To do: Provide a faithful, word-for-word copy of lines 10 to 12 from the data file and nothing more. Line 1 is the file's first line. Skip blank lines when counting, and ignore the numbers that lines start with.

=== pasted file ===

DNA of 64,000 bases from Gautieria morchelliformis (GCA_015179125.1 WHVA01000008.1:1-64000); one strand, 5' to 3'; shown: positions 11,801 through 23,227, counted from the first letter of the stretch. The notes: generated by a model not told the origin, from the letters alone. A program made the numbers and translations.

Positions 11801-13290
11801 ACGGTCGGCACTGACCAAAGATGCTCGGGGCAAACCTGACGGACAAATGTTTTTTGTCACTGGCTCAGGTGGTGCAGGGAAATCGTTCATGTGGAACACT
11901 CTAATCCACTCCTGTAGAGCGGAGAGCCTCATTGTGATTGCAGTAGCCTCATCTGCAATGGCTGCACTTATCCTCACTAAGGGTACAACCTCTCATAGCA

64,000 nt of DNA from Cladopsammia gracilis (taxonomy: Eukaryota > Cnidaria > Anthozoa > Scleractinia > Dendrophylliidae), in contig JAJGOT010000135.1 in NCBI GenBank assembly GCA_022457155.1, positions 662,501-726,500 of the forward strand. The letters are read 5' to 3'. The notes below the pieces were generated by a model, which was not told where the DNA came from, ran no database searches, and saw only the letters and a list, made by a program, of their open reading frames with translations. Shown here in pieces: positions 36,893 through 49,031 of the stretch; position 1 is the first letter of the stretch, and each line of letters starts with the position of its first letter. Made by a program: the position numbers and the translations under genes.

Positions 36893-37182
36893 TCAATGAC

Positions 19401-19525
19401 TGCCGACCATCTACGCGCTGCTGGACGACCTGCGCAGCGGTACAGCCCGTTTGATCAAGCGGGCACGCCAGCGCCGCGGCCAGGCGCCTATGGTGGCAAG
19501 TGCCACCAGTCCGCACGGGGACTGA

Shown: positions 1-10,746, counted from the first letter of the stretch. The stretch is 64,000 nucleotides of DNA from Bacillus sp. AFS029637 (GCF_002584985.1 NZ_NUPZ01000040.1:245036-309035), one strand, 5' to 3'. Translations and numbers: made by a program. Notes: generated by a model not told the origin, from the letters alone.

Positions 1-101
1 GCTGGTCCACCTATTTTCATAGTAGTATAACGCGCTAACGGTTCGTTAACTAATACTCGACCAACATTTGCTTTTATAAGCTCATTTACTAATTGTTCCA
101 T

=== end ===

19501 TGCCACCAGTCCGCACGGGGACTGA

Shown: positions 1-10,746, counted from the first letter of the stretch. The stretch is 64,000 nucleotides of DNA from Bacillus sp. AFS029637 (GCF_002584985.1 NZ_NUPZ01000040.1:245036-309035), one strand, 5' to 3'. Translations and numbers: made by a program. Notes: generated by a model not told the origin, from the letters alone.

Positions 1-101